Buddy Glass is the second-eldest son in the eccentric and enchanting Glass family. He is on leave from the army during World War II, attending the wedding of his eldest brother, Seymour. But the wedding is not a happy one: it is overcast by a sense of strange suspense. Perhaps everyone is aware, on some level, of what is to come. And in the years after the tragedy, Buddy is haunted by memories of Seymour, turning over in his mind everything that came to pass with his deeply complex and unhappy older brother. With painful tenderness and great subtlety, Salinger unfolds a story of family tragedy from the point of view of one character - Buddy - who has long been suspected to be a portrait of the author himself.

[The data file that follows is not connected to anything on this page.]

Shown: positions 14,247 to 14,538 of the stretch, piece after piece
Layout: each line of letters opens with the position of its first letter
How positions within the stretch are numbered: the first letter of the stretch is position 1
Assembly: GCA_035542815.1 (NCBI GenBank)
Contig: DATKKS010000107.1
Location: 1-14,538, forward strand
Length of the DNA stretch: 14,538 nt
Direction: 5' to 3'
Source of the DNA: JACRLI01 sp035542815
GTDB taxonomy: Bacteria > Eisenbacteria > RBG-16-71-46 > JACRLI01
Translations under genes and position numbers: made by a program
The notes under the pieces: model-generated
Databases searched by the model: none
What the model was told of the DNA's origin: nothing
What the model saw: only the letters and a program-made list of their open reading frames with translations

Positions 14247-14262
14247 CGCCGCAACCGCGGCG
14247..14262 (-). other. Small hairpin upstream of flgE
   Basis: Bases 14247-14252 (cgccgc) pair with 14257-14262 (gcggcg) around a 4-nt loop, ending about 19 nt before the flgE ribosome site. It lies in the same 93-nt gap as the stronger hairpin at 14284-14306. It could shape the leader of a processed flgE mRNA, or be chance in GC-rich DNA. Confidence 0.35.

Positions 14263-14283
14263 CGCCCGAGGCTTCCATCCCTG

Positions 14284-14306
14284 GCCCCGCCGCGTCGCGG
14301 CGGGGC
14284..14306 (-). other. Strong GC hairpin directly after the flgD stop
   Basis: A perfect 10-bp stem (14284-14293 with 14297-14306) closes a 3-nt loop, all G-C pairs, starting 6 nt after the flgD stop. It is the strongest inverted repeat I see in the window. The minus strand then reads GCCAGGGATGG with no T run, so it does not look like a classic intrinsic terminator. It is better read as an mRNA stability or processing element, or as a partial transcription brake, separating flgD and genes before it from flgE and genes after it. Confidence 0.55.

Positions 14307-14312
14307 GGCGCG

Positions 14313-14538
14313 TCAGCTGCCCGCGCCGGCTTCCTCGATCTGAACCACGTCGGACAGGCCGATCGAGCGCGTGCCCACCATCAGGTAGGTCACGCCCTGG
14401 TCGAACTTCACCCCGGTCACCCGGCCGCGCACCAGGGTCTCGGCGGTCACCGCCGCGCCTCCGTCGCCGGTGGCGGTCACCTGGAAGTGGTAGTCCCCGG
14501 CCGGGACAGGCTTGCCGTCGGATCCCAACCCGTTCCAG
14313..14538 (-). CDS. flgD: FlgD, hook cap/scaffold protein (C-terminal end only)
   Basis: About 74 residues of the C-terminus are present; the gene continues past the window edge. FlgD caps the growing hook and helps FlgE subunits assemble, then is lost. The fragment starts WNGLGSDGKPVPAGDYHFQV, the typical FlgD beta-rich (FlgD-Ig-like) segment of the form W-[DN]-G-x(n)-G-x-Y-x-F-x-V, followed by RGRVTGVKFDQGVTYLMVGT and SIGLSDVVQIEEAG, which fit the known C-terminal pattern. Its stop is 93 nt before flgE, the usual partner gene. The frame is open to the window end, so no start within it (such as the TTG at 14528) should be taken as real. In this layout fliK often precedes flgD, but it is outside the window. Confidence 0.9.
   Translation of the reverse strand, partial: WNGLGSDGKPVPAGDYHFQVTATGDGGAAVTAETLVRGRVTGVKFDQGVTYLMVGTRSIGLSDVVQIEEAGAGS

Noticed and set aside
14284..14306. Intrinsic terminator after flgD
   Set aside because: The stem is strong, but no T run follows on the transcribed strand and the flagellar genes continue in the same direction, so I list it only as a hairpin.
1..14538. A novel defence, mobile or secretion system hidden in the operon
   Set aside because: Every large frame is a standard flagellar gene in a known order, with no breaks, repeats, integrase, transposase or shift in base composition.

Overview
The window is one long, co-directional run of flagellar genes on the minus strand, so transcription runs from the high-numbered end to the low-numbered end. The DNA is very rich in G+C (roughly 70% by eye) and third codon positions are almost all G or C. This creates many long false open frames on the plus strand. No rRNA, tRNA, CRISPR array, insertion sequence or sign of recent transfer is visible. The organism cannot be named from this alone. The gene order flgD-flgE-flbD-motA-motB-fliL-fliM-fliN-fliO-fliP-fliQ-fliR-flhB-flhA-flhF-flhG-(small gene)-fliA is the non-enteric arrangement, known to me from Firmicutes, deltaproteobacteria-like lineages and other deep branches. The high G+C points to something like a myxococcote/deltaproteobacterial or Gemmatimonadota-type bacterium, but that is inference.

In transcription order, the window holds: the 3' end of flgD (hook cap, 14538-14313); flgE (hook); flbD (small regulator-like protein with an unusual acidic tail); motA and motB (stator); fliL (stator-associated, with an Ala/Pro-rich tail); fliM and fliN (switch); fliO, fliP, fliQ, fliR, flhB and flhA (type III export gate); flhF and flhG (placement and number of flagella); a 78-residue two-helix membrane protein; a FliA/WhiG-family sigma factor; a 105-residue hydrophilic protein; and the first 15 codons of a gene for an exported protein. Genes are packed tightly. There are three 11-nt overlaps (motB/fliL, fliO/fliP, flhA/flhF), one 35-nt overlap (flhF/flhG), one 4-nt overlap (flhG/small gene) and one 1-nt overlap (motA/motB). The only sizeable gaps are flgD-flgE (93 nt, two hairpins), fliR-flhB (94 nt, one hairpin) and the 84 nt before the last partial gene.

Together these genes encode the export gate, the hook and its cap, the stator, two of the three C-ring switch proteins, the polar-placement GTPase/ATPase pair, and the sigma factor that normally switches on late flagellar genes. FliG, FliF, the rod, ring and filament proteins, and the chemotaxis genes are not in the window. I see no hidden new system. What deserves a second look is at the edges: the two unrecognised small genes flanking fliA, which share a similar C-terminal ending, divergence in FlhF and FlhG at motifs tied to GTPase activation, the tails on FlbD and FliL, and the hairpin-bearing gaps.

J.D. Salinger was born in 1919 and died in January 2010. He grew up in New York City, and wrote short stories from an early age, but his breakthrough came in 1948 with the publication in the New Yorker of 'A Perfect Day for Bananafish'. The Catcher in the Rye was his first and only novel, published in 1951. It remains one of the most translated, taught and reprinted texts, and has sold some 65 million copies. Salinger also wrote several novellas and short stories, including Franny and Zooey, For Esmé - With Love and Squalor, and Raise High the Roof Beam, Carpenters and Seymour: An Introduction.